According to the World Health Organisation (WHO) , overweight and obesity are the most important known avoidable causes of cancer after tobacco.
A strong relationship exists between obesity and breast cancer(and various other cancers). This co-relation is complex and not well understood.
Obesity has also been related to advanced disease at diagnosis and with a poor prognosis in both pre-menopausal and postmenopausal breast cancer
Weight gain is common, after receiving a breast cancer diagnosis, in many women . Weight gain and obesity lead to poorer breast cancer prognosis, worse surgical outcomes including higher infection rates, poorer healing, lymphedema, fatigue and functional decline.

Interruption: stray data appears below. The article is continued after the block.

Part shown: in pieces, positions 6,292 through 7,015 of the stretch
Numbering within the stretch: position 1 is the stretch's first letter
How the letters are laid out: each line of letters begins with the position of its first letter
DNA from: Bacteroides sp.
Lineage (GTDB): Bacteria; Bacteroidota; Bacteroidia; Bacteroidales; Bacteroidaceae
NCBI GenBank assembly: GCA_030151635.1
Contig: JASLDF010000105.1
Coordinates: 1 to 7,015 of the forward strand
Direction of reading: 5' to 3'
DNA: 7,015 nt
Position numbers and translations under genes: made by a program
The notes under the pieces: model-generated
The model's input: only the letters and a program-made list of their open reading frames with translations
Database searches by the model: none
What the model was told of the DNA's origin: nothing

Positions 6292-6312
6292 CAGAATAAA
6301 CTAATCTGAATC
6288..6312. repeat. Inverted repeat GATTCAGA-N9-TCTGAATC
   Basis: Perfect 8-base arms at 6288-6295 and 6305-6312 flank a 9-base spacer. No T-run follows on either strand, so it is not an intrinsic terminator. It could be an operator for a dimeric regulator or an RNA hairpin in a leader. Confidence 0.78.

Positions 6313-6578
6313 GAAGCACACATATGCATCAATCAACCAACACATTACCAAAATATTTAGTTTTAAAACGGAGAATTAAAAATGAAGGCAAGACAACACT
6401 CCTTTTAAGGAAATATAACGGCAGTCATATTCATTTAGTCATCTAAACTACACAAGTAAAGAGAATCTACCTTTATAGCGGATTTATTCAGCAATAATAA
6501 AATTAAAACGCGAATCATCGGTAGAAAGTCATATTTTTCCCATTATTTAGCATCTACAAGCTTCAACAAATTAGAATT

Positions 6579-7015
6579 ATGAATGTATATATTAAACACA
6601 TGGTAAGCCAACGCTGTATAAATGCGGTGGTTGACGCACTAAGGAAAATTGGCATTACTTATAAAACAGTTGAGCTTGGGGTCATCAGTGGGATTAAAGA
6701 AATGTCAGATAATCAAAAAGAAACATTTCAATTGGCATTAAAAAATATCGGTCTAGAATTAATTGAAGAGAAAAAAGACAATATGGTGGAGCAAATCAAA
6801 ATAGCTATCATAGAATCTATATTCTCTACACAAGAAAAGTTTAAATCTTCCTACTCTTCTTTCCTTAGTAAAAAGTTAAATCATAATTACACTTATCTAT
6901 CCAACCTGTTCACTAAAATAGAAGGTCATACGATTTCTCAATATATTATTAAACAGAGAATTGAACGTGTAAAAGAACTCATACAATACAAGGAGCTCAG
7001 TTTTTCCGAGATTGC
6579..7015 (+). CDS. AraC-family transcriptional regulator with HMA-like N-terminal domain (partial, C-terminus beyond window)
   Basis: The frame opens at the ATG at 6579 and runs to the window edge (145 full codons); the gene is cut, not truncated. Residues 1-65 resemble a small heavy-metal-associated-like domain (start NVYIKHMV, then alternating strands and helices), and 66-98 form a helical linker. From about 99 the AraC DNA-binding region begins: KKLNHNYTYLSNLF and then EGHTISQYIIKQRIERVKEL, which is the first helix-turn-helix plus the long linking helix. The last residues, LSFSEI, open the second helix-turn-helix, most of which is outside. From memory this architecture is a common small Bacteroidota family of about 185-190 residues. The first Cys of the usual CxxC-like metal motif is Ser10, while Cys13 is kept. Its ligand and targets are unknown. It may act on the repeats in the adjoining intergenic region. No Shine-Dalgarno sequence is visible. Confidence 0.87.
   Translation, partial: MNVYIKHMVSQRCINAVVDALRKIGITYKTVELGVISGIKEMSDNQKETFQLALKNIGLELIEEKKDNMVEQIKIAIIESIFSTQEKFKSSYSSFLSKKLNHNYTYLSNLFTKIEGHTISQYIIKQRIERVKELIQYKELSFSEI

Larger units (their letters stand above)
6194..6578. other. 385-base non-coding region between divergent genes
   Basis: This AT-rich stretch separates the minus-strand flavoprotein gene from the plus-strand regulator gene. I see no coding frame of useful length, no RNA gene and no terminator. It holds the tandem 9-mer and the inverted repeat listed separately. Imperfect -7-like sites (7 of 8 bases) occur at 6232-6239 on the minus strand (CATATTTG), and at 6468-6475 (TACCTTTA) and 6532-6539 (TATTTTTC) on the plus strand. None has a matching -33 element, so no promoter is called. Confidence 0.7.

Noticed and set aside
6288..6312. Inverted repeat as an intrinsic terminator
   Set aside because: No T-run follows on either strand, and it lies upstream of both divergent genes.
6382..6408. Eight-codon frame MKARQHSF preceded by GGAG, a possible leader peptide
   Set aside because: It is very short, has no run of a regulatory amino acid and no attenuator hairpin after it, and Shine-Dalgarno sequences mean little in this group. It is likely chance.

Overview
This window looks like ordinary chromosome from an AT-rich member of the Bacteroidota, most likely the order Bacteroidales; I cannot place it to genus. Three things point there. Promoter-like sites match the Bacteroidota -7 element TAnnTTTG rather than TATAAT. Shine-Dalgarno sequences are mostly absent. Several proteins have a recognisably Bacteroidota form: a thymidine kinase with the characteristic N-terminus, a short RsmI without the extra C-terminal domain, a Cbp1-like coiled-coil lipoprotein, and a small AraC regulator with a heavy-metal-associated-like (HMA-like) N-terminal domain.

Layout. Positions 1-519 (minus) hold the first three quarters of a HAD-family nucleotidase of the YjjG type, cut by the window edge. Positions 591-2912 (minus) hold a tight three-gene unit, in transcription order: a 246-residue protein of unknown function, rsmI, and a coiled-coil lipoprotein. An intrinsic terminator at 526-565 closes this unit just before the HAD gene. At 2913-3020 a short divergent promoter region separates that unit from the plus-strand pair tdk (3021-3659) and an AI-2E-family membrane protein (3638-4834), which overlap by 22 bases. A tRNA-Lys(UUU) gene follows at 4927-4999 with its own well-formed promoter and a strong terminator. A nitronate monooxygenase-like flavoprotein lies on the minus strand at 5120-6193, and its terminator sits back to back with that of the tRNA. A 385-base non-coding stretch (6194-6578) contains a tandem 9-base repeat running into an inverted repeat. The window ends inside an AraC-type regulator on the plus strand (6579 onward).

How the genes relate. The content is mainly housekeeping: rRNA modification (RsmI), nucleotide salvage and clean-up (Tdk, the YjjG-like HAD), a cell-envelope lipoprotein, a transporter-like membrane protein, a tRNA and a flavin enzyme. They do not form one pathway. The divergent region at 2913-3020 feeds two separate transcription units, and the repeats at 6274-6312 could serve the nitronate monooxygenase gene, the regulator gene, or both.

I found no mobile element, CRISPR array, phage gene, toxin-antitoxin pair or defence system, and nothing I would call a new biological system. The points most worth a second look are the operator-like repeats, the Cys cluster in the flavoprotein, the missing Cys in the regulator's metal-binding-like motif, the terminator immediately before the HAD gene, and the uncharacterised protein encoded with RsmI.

Breast cancer–associated mortality is greater in women with higher BMI scores (body mass index [BMI] of 30 kg/m2 or higher).
Weight management plays a key role in the prevention of breast cancer and in improving the prognosis once breast cancer is diagnosed.
Achieving or maintaining a desirable body weight by eating a healthy, well-balanced diet and regular exercise may be one of the most important lifestyle behaviors in the prevention of breast cancer and to improve survival after a breast cancer diagnosis.